Illinois Department of Public Health (IDPH) clears key hurdle to approve new requirements for many Illinois children and young people
on Tuesday, February 28, 2017
One problem with vaccination requirements is that they have become much more complex over the past thirty years. Many older Illinoisans remember getting a measles shot and then a polio shot. The simple progression of shots that many parents remember from their own childhoods have been replaced by a complex schedule of immunizations in which a lengthy list of contagious conditions, many referred to by acronyms, are merged into a complicated schedule of immunization windows that open and close at different times as an infant grows into childhood and young adulthood. For example, here is an immunization chart for children from birth to 6 years of age.
The IDPH immunization rule reflects the recommendation of nationwide public-health authorities, including panels convened by the federal Centers for Disease Control and Prevention (CDC), that try to optimize the series of immunizations that most infants, children, and young adults need to have. The complex schedule of windows that open and close is supposed to implement this optimization. In a few cases, some immunizations are contraindicated for some young people. The new IDPH rules contain provisions for a family to seek medical counsel. If a physician has evidence that a child should not get a particular kind of shot or immunization, he or she can sign a contraindication exemption form. A school will be required to accept the form as a valid substitute for certification that the child has been immunized.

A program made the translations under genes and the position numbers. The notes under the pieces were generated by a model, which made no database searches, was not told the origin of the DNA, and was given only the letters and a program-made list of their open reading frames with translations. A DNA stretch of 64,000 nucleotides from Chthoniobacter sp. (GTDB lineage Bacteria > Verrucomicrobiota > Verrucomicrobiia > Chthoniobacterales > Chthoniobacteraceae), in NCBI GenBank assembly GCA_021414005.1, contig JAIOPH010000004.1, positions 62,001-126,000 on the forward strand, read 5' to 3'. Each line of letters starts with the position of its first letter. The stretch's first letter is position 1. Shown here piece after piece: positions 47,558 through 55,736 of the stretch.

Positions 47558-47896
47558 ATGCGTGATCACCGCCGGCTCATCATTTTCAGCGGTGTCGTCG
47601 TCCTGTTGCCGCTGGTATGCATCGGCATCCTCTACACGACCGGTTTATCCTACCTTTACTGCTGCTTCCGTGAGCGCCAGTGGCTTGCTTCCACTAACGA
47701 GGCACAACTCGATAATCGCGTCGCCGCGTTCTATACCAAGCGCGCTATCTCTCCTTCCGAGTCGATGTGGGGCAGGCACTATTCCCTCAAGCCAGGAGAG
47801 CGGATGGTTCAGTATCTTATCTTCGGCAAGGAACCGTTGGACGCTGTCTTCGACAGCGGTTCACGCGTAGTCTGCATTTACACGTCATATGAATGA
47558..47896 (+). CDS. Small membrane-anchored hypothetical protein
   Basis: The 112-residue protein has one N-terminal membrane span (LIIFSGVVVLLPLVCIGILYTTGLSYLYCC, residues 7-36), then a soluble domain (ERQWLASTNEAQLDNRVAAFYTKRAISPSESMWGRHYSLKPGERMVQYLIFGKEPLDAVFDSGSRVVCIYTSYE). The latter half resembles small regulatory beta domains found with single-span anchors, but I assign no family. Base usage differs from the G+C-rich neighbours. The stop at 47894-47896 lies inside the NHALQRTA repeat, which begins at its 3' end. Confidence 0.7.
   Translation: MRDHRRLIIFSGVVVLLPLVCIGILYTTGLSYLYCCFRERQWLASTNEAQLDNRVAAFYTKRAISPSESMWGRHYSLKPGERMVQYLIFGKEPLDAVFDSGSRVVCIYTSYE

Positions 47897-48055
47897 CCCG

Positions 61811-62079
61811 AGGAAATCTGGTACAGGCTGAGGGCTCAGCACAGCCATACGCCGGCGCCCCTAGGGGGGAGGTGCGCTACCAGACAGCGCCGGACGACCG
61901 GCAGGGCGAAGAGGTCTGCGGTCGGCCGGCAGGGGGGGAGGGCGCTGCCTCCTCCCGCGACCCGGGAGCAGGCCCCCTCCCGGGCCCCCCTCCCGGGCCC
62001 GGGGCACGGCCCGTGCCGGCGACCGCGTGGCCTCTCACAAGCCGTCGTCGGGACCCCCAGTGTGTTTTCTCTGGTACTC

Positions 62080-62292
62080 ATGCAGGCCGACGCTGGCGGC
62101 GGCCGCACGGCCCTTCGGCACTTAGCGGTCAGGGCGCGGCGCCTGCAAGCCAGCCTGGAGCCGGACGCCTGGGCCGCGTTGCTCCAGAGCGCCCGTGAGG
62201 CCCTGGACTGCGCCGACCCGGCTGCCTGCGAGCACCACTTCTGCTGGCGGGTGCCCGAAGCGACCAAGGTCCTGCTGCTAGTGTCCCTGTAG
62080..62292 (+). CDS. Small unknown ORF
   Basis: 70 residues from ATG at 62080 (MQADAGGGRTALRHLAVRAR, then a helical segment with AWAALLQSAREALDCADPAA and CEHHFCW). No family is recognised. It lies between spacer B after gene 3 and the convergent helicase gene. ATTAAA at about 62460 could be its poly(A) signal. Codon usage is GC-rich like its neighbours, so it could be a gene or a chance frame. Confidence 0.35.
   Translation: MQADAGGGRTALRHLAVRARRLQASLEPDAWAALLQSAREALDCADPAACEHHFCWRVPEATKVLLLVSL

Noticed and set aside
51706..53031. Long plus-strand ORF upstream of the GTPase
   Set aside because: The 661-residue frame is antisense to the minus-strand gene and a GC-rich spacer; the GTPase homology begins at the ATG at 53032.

The IDPH immunization rules were presented this week to the Joint Committee on Administrative Rules (JCAR), a bipartisan panel of the Illinois General Assembly that scrutinizes the rules generated by administrative agencies such as the Department of Public Health. After full discussion over a two-month period, the legislative panel approved the IDPH rules for filing.